6. AirMech Strike (PS4, Windows, Xbox 360, Xbox One)

AirMech Strike is a somewhat unusual entry in the RTS genre. Namely, because you yourself have your own unit that you control. Making units, placing defenses, determining where to attack, all of that is done using your Airmech, a Transformers-esque battle robot that turns into a fighter jet. Or a UFO. You get the idea. While the in-universe nature of each match as a 1-on-1 battle somewhat limits the scope of each match, the action is fluid and the strategy intense.

7. Dr. Langeskov, The Tiger, and The Terribly Cursed Emerald: A Whirlwind Heist (Windows, macOS)

I know I said that Floating Point was the weirdest game on this list, but, well, just look at the title of this game and tell me that you’re expecting a vanilla experience. Billed as being directed by William Pugh of The Stanley Parable, you can really feel the metanarrative chops coming through strong. It doesn’t take long for the titular heist to go horribly off the rails for reasons I won’t spoil. It’s a short experience, but one that is also tied into some kind of ARG somewhere for people smarter than me to solve.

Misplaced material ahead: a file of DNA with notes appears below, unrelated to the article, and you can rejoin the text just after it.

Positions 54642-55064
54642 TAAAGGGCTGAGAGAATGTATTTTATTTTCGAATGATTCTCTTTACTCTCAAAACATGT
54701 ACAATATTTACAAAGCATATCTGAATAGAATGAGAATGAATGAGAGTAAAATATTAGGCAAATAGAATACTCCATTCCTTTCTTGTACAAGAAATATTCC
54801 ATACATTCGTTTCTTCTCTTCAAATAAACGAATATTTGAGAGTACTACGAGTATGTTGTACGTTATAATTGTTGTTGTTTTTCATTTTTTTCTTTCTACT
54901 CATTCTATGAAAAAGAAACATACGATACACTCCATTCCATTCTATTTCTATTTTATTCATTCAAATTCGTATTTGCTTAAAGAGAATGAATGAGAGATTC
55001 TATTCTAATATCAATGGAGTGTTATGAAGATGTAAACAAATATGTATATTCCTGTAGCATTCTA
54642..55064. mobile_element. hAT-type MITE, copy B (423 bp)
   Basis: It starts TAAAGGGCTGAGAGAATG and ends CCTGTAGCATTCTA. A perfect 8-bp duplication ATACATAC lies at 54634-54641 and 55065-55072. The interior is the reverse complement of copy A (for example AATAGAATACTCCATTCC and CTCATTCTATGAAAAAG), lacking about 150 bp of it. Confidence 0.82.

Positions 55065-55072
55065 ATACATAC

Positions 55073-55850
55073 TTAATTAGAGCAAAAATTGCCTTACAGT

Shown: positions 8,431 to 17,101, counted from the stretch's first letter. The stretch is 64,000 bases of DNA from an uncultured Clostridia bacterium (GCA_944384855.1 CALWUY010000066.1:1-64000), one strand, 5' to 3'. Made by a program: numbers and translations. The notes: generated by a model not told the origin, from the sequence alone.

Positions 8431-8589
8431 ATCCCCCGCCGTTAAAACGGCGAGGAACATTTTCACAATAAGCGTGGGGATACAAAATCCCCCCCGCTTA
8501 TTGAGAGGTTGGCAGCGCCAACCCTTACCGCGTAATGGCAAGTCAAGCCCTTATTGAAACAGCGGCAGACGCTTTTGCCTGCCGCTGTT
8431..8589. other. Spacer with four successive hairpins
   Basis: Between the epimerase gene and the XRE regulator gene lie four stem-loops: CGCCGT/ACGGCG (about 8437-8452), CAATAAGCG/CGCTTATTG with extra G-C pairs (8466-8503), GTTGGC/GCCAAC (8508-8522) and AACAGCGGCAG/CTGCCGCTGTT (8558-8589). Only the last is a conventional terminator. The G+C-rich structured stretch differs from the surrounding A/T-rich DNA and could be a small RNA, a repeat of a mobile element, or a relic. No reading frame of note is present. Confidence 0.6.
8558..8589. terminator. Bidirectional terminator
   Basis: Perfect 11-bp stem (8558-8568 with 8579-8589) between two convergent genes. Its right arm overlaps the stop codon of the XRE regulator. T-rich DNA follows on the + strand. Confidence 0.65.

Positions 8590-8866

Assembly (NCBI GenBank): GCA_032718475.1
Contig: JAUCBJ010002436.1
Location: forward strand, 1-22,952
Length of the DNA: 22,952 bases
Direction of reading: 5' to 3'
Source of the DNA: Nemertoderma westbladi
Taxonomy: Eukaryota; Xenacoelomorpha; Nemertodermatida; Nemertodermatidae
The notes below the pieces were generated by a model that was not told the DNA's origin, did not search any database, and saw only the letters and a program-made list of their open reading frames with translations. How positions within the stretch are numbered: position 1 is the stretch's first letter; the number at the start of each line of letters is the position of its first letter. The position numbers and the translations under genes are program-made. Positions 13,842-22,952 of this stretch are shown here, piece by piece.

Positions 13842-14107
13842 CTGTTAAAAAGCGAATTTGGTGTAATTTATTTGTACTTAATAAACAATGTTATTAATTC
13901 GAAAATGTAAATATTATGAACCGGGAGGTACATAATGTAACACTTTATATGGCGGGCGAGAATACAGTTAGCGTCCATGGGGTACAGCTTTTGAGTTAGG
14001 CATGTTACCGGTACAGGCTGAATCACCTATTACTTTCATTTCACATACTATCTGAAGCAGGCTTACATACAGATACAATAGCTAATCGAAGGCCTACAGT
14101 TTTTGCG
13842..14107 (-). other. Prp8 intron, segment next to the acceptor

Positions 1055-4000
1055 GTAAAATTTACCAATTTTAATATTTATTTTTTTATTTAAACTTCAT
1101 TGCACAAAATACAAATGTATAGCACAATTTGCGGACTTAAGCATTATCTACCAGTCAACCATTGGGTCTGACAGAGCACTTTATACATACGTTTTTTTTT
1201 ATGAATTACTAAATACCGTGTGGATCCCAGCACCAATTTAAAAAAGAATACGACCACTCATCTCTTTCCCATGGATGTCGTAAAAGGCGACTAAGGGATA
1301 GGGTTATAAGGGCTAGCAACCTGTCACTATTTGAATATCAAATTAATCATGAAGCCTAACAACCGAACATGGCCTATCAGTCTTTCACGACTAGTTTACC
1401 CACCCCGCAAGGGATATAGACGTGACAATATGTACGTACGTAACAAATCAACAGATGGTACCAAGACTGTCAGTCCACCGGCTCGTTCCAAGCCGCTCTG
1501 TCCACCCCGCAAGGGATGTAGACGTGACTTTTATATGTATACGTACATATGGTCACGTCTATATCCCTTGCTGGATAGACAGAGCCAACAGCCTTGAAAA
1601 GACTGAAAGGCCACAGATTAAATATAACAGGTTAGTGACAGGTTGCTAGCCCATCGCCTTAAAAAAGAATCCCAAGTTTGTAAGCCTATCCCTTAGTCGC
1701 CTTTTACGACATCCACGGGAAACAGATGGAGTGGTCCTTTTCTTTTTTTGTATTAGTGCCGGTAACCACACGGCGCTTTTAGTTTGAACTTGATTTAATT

8. Century: Age of Ashes (PS4, Xbox Series X|S, Windows, PS5, Xbox One)

Really, I shouldn’t need to say more about this game. It’s a game about dogfighting, but instead of planes, you have dragons. Century: Age of Ashes is a team based competitive game about burning people to death with dragon fire. As of this writing, there’s a seasonal event happening until January 2nd. Really, the only question is why all the dragoneers wield weapons when they cannot possibly reach anyone with those weapons. And also, they all have dragons they can use instead.

9. Helltaker (Windows, macOS, Linux)

Let’s be honest. You knew this was on this list. Helltaker is a very strange rhythm puzzle visual novel game about attempting to get a harem full of demons. It’s not a very long game, but the puzzles can quickly become brutally difficult. Especially if you’re going for the secret ending. There’s even a boss fight that still feels like a puzzle. The game’s art is incredible, which is lucky for me because I would’ve totally missed this gem if I wasn’t following the game’s solo developer on twitter for his art.

10. Infinity Wars (Windows, macOS)

I’ve been a fan of trading/collectible card games for quite some time. And while there have been a number of digital card games, none have really gone above and beyond the way that Infinity Wars does. Infinity Wars takes advantage of its digital nature to do things that no actual tabletop card game could. The main thing being that turns are resolved simultaneously, via a planning and execution phase. So every game eventually boils down to a high-stakes match of “I know that you know that I know.” And there’s a sequel currently in development.